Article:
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Consider the following set F of functions from $[0,1]$ to $\mathbb{R}$:

$$ F = \left\{f: [0,1] \rightarrow \mathbb{R} \mid f \ \text{is continuous}, \ \ \exists \delta \in (0,1] , \forall x \in [0, \delta] : f(x) = 0 \right\}$$ We consider the supremum metric $d_{\infty}$ on $F$, that is $d_{\infty} (f,g) = \sup_{x \in [0,1]} |f(x) - g(x)|$. Is $(F, d_{\infty})$ complete?

My attempt: I think it is complete. I let $(f_n)$ be a Cauchy sequence in $F$. I need to show that it converges to a limit which is also in $F$. Since for all $n, m$ and all $x$ we have $$|f_n(x) - f_m(x)| \leq d_{\infty} (f_n, f_m)$$ we know that $f_n$ is a Cauchy sequence in $\mathbb{R}$. Since $\mathbb{R}$ is complete, $(f_n)$ converges to some $f$. We now need to show that $d_{\infty} (f_n, f) \to 0$ and that $f \in F$.

For the first part, I was trying to show that $f_n(x)$ converges uniformly to $f(x)$ in $\mathbb{R}$. From this it would follow that $d_{\infty} (f_n, f) \to 0$. But I'm not sure how to do this. I know that $f_n$ is uniformly continuous (since it is continuous on a compact set). How do I use this, and the fact that $f_n \in F$ to get $|f_n(x) - f(x)|$ smaller than some $\epsilon$? I cannot use $$|f_n(x) - f(x)| \leq d_{\infty} (f_n, f)$$ because I don't know yet that $f \in F$.

Help with this problem is appreciated.

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Hint: Your $F$ is a subspace of $(C([0,1]), d_\infty)$ and it is well known that this space is complete. Hence, you have to figure out whether $F$ is closed in this space.

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  • $\begingroup$ Ah, thank you. I found it I think. I took a sequence $f_n$ which converges to a $f$ by the $d_{\infty}$ metric. To show $F$ is closed I need $f \in F$. But since $f_n \to f$ on the $d_{\infty}$ metric, we have $f_n \to f$ uniformly in $\mathbb{R}$. Then since each $f_n$ is continuous, then the limit function is also continuous. Proving that $f$ satisfies the other property was now also easy. $\endgroup$ – Kamil Jun 22 '17 at 12:18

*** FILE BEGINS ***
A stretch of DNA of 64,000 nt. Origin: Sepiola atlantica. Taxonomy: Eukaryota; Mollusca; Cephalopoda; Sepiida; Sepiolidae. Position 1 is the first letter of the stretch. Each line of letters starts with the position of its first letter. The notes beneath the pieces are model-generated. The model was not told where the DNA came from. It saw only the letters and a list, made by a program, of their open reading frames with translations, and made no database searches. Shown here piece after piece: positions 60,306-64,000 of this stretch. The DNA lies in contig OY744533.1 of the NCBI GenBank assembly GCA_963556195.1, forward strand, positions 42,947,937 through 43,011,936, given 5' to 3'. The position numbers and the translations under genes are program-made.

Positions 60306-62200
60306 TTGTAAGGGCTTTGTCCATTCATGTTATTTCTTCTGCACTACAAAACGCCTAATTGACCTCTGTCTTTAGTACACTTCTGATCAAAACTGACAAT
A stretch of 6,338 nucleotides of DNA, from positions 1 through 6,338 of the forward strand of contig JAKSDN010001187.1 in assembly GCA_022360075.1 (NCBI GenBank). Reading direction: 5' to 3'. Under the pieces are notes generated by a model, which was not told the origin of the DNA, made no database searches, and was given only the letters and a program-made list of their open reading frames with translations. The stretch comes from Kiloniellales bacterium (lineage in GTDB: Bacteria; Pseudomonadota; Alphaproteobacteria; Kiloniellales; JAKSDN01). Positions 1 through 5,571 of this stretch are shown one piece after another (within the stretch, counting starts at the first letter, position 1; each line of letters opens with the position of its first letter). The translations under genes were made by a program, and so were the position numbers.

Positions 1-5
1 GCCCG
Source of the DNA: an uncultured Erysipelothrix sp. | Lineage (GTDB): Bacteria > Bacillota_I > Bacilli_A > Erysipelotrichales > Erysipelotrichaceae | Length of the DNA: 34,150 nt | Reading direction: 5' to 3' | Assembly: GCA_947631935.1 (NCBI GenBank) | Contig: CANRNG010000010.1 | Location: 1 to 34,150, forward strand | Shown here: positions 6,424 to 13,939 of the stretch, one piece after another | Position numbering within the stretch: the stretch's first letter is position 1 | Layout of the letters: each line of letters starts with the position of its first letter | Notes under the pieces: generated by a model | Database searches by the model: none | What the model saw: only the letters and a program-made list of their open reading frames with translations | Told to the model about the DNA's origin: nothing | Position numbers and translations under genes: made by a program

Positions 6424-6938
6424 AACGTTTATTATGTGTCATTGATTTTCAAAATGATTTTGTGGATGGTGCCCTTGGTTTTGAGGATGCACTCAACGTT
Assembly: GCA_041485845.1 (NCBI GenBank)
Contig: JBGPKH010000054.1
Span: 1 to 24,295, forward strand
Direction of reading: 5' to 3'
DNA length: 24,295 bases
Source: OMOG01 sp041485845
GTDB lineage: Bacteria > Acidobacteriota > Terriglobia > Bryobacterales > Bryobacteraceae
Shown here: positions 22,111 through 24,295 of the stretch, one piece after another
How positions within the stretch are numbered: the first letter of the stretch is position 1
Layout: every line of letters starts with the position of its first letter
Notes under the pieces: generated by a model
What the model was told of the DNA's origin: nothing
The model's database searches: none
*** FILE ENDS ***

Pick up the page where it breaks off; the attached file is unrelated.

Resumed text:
• $\begingroup$ @Kamil: No, $f \in F$ does not follow! You only can check $f(0) = 0$ and, in fact, every continuous $f$ with $f(0) = 0$ is the limit of a sequence in $F$. $\endgroup$ – gerw Jun 22 '17 at 14:29
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On a "high level" description your space is the same as $C_c(\,(0,1]\,)$, that is compactly supported continuous functions on $(0,1]$ which is not complete.

For example the sequence $f_n(x)=\begin{cases}x-\frac1n & x≥\frac1n\\ 0& x<\frac1n\end{cases}$ lies in your space. It converges uniformly to the function $f(x)=x$, but this is not in your space.

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